Home health care has been growing steadily for the past decade and shows no sign of slowing. A growing number of health care services are being provided in the home of the patient, including IV medications, enteral nutrition, injections, and wound care. There are many advantages to home health care: It is less expensive for the patient and third party payers (private insurance, Medicare), it is more comfortable and convenient for the patient, and it can have the same positive outcomes as a hospital or other medical facility. However, home health care does have disadvantages, including effective infection prevention. In today's post, we will look at four key issues in home health care infection control and prevention that will need to be resolved as we enter the future of home health care.
Today, there are upwards of 12,000 home health care agencies in the United States serving over 4.5 million patients any given year. A huge portion of those patients receive coverage through the Centers for Medicare and Medicaid Services, or CMS. Most of the agencies are for-profit companies providing a range of medical services in addition to home health care, including running skilled nursing facilities and long-term therapeutic and rehabilitation facilities. As these agencies increase their home health care footprint, they will need to focus on these four critical areas.
#1: Education and monitoring of non-healthcare-worker caregivers. Between visits, the patient in home treatment receives care from family or other members of their support system. In order for them to provide care that requires infection prevention protocols (giving injections, cleaning devices, wound care), these caregivers must all receive training and then be supported through monitoring, correcting, and reteaching. The use of telehealth offers an efficient opportunity to increase contact with caregivers, allowing medical staff to check in with a household and answer questions, observe a treatment, and provide additional training.
#2 Collect, analyze and use data. There is no national surveillance program for home health care as there is for medical facilities (NHSN). However, many agencies do attempt to collect data on infection rates, hand hygiene, and other critical infection prevention strategies. Often, however, agencies collect the data and then fail to analyze it quickly enough to make medical decisions (if they analyze it at all). Those that do analyze the data often fail to implement changes that reflect that data. A huge step towards correcting the data use issue is ensuring that each agency employ infection preventionists to guide and surveille. Today, clinical managers or other supervisors have infection prevention as just one of their many roles, and IP can often fall to the side as they attempt to manage immediate patient care issues. Dedicated IP professionals would ensure that data is collected and analyzed, and most importantly, could use that data to identify possible spikes or outbreaks before they become a crisis.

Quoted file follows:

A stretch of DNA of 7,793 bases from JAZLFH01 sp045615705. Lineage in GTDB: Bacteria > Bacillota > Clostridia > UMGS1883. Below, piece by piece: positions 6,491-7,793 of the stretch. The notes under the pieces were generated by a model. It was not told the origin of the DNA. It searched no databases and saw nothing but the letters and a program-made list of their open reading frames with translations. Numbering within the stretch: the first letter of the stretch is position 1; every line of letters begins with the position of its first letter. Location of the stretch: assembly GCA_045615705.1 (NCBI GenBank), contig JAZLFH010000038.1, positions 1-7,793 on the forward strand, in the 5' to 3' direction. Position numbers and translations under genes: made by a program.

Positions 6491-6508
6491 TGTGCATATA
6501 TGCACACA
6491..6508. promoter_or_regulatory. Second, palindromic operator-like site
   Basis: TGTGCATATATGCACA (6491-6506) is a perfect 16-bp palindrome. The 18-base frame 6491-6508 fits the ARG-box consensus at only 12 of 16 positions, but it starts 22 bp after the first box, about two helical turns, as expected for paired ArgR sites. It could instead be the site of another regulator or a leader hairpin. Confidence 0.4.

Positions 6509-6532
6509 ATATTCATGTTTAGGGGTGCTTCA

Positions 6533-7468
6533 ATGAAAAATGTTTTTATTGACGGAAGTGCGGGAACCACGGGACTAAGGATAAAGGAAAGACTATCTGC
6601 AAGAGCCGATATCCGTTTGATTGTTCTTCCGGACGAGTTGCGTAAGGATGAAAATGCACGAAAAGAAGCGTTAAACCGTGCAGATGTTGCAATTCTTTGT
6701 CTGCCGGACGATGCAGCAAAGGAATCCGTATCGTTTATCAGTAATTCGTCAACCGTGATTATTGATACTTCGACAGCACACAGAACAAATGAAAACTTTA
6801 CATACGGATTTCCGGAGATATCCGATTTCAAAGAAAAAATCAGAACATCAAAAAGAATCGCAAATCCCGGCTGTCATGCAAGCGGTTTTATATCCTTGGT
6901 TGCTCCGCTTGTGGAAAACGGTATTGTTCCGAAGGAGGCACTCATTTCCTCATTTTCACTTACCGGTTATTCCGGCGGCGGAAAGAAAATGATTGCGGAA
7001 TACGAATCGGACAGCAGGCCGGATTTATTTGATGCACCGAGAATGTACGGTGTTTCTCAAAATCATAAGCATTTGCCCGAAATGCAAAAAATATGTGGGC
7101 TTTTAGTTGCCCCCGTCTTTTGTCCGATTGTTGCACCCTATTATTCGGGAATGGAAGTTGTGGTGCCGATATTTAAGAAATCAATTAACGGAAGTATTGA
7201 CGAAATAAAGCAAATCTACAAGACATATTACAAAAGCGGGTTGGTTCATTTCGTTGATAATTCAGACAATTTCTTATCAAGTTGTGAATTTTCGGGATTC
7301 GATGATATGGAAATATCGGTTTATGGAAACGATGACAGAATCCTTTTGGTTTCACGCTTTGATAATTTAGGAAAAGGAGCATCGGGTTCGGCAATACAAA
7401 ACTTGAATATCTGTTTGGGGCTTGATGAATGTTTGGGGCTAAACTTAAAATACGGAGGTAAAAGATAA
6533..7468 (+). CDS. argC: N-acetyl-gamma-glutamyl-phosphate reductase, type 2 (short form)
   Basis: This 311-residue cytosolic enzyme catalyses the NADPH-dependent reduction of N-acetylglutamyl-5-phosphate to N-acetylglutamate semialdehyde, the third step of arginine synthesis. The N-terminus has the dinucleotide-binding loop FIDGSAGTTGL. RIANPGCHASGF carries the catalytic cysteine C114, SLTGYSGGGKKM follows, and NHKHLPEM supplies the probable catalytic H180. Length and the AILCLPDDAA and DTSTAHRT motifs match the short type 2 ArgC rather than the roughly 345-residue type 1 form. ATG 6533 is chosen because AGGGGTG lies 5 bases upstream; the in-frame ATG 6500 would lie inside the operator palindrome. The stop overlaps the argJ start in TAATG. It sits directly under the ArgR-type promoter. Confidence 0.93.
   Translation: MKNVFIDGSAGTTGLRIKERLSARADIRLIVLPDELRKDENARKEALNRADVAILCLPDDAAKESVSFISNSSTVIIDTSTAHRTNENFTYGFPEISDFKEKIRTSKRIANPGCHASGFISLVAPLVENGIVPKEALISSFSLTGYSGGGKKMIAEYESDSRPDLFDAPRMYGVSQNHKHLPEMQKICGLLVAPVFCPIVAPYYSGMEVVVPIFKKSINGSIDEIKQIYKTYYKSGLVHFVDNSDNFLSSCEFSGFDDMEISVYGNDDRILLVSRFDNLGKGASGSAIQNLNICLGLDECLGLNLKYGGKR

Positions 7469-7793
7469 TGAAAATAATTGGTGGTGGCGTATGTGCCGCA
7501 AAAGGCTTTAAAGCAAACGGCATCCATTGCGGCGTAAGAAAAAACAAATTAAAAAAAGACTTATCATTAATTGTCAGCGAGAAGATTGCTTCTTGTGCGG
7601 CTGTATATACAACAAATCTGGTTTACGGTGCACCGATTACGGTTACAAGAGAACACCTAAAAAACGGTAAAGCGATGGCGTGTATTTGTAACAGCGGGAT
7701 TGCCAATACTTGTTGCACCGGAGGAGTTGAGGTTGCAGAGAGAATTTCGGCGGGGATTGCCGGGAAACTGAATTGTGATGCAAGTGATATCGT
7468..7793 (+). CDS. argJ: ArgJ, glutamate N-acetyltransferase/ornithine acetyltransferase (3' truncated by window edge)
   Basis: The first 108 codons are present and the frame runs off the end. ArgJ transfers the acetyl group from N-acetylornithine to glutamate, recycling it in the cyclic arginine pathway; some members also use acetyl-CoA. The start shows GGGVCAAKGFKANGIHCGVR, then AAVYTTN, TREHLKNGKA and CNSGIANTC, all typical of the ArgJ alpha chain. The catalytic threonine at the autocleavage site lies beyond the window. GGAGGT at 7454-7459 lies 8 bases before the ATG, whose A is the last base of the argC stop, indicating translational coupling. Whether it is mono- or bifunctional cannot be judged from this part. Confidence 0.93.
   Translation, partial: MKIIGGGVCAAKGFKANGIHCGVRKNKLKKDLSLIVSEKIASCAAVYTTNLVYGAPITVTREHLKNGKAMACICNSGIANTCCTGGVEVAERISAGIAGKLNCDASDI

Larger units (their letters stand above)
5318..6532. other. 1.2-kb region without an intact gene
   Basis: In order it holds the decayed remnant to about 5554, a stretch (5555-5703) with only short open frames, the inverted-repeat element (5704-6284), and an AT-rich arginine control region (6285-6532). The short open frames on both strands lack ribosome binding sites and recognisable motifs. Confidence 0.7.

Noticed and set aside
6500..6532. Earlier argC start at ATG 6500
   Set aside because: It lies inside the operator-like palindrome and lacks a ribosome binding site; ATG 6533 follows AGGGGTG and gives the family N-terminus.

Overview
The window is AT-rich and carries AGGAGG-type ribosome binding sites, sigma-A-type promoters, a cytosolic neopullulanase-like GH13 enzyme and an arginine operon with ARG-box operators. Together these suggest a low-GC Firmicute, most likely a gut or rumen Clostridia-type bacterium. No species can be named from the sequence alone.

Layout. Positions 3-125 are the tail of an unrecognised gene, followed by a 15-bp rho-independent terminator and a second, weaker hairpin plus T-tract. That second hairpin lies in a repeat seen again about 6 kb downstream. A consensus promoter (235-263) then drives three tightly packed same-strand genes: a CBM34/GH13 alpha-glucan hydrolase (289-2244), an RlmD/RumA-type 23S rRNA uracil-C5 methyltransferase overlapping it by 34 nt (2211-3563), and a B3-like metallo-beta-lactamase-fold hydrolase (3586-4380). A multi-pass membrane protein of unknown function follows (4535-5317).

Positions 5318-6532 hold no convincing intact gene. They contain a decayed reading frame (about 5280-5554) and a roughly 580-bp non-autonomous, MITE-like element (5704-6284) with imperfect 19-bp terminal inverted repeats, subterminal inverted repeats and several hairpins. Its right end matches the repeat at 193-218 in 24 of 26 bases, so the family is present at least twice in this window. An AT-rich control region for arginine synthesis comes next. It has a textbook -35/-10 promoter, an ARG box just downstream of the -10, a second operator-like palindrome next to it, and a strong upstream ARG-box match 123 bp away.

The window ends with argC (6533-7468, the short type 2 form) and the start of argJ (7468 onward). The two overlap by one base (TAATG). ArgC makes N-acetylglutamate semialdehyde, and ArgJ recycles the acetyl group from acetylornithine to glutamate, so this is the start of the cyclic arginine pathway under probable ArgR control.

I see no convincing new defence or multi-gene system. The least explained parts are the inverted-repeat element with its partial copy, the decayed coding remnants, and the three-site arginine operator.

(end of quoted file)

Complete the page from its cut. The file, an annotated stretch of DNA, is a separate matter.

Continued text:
#3 Lack of consistent caregivers, both medical and personal. Home health care is experiencing a significant staff shortage just like the rest of the medical field. This means patients experience more turnover in their caregivers, or that they receive suboptimal care as their visiting practitioner juggles too many patients. As agencies struggle to hire enough medical staff, the visiting practitioners also struggle to help patients with inconsistent caregivers in their support system, including family and friends. If the patient lacks enough of a support system to provide care between visits, their outcomes are worse, and their risk of infection goes up. Solutions to this problem are larger than can be handled by any one entity, but home health care agencies must still have strategies in place for this inevitability, while scheduling more frequent visits for solitary patients might be necessary.
#4 Lack of infrastructure at the home. Many patients would rather receive care at home, but not all patients have a stable infrastructure to accommodate that help. If the home is in disrepair or utilities have been shut off, maintaining good hygiene is next to impossible without support. In the worst cases, the patient may require additional mobile infrastructure to help keep their environment as clean as possible. Mobile water tanks and air filtration would help, as would biocidal materials on mobile equipment such as patient bedrails, overbed tables, and IV poles. These investments would result in better patient outcomes, but also prevent expenditures on avoidable infections.
Home health care is about to become a much more regulated space. The 2020 Patient-Driven Groupings Model uses more clinical characteristics in order to favor VALUE over VOLUME, discouraging unnecessary care. This dovetails into the Home Health Value-Based Purchasing Model to be rolled out nationally in 2023. Both of these modernizations will place even more emphasis on reducing preventable infections, so home health care agencies need to start planning for that future today.